Writing a killer cover letter is a mostly overlooked way of standing out to a future employer. It is a great way to sell not only your skills but your personality too, and to tell a bit of your story which you can’t do in a CV. It should also answer the ultimate question of why you are the perfect candidate for a role.
Check out this article we published a little while back to determine whether you need to put the time and effort in to crafting a masterpiece and if you do, we've put together some pointers to help you on your way.
Your letter should be no more than 1 page, and whilst it’s tempting to squeeze everything in, try to stick to the most
compelling information. Most employers will skim read your letter so it’s important to mention if you have been recommended for the role upfront, likewise talk about any relevant awards or special skills.
Your cover letter needs to be changed for every job application you send. No two jobs are exactly alike and
therefore your cover letters shouldn’t be either. Don’t use a generic greeting on your letter, find out who the letter
should go to and address it to them personally. This isn’t as hard as it sounds, you can usually find this information out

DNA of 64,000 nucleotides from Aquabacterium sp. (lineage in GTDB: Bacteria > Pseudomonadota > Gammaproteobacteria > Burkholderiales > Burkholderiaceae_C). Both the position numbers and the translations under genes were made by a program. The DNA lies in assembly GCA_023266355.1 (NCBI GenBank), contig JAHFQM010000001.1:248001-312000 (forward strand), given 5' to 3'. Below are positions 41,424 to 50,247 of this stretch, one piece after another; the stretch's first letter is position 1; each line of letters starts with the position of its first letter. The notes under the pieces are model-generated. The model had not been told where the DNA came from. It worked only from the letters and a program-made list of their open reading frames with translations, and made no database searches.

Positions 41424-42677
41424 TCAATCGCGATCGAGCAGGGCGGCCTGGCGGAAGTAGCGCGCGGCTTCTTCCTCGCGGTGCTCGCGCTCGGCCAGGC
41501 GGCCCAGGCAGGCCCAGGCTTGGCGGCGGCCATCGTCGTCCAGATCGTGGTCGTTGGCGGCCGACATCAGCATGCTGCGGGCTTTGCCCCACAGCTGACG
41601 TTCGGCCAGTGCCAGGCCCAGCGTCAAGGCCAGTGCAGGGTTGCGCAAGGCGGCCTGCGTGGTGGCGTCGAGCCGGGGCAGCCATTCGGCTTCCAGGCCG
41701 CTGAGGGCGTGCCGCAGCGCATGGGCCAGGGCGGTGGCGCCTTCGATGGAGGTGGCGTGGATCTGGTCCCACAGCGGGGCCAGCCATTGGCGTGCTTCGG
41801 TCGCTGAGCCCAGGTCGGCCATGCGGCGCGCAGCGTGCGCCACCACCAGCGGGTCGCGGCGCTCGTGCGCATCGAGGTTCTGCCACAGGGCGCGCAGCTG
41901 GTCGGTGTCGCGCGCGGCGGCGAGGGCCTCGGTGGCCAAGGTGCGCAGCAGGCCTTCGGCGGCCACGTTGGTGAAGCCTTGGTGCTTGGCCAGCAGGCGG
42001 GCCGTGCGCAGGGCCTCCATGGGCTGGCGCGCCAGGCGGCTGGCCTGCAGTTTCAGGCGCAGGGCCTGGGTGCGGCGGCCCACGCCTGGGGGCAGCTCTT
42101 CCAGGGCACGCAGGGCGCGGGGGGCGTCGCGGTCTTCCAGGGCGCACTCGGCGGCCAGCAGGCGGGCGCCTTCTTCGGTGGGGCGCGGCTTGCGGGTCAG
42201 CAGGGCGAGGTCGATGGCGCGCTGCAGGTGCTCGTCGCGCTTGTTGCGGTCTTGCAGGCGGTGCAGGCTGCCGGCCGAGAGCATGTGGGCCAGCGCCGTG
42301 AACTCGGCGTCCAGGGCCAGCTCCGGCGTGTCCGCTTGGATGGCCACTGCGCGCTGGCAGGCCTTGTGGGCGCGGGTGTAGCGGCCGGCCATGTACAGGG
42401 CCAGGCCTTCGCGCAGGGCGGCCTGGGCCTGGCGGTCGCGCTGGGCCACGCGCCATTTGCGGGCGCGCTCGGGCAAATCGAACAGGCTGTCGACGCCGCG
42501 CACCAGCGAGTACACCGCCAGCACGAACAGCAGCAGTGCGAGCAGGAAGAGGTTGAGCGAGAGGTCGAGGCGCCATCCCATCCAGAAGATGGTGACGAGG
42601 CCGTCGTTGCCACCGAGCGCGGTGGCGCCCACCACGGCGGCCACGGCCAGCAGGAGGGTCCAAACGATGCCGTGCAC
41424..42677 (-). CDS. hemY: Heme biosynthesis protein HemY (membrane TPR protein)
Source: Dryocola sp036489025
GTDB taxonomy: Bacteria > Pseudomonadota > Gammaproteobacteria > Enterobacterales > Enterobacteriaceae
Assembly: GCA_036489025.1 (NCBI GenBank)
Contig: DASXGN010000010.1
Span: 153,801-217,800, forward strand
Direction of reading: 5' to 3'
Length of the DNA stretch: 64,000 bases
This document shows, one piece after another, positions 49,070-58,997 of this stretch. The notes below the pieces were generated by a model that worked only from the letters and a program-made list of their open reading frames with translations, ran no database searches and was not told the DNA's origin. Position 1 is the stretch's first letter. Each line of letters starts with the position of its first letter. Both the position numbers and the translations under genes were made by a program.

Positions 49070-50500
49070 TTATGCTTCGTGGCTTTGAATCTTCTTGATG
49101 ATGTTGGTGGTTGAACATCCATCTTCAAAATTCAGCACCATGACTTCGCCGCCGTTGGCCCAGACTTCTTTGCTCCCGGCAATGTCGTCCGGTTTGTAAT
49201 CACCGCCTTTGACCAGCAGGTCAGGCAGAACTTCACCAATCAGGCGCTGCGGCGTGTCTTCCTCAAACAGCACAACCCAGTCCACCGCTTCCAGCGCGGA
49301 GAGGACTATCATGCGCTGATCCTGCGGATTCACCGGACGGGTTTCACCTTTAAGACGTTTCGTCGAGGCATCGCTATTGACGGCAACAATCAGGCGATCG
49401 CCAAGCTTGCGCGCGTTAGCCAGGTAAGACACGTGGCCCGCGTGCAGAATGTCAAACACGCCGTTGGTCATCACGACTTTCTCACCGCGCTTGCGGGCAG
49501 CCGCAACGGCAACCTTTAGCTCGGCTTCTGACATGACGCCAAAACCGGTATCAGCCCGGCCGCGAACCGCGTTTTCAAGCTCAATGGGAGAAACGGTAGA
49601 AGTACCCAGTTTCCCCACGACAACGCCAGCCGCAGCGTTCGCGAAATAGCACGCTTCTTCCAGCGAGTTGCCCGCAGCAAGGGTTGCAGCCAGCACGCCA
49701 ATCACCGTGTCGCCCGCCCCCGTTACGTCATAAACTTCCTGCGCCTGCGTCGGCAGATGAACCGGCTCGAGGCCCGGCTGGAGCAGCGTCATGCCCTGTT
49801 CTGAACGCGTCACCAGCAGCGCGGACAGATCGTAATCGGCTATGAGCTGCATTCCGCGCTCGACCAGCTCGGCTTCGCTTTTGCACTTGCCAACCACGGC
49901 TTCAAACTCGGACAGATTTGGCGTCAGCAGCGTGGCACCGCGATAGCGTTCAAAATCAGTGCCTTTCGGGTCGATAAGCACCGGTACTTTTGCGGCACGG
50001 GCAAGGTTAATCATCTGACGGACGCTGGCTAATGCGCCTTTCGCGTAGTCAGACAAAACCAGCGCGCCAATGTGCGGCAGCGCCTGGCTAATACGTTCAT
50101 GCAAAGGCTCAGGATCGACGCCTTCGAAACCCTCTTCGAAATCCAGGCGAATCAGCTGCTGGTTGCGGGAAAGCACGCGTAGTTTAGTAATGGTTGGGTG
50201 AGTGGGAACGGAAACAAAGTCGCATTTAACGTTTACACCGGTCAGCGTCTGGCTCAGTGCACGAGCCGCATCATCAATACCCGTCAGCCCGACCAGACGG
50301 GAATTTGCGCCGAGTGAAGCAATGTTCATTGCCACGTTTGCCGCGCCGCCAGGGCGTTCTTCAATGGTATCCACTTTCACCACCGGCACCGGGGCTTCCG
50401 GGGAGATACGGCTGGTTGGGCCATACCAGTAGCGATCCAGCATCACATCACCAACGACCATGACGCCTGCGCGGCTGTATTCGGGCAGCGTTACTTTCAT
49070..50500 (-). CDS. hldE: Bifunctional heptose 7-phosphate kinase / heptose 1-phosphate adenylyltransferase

through the company website, LinkedIn or by calling the company. If you aren’t sure who is the most relevant person, look for an internal recruiter or the Head of HR.
Thoroughly read the job description but also research all you can about the company so that you can cite specific
reasons for applying there. Understanding the skills needed will help you explain why you are the perfect person for this role.
THE RIGHT CONTENT
Start off with a short paragraph about you, highlighting some key facts or relevant experience. Then talk about why
you want this job in particular and the specifics that interest you. The main part of your letter should talk about why you are the perfect candidate for the role. The job description is likely to be a checklist of the skills needed for the role, so
cover as many of these points as you can and give examples of your relevant experience. Remember to think about what they want to read, not just what you want to say.
Be honest and genuine, remember you’re communicating your personality too. Don’t be too formulaic in your letter and avoid cliché phrases such as “team player” and “hard-worker”. Instead use situational examples to show your attributes.
Finally, remember that you are using the letter to sell yourself and therefore having errors or spelling mistakes in
it is not going to give your prospective employer the right impression.
To find out more about what you can do to put yourself in the best position to land a job, check out our free 2021 Getting a Job guide here!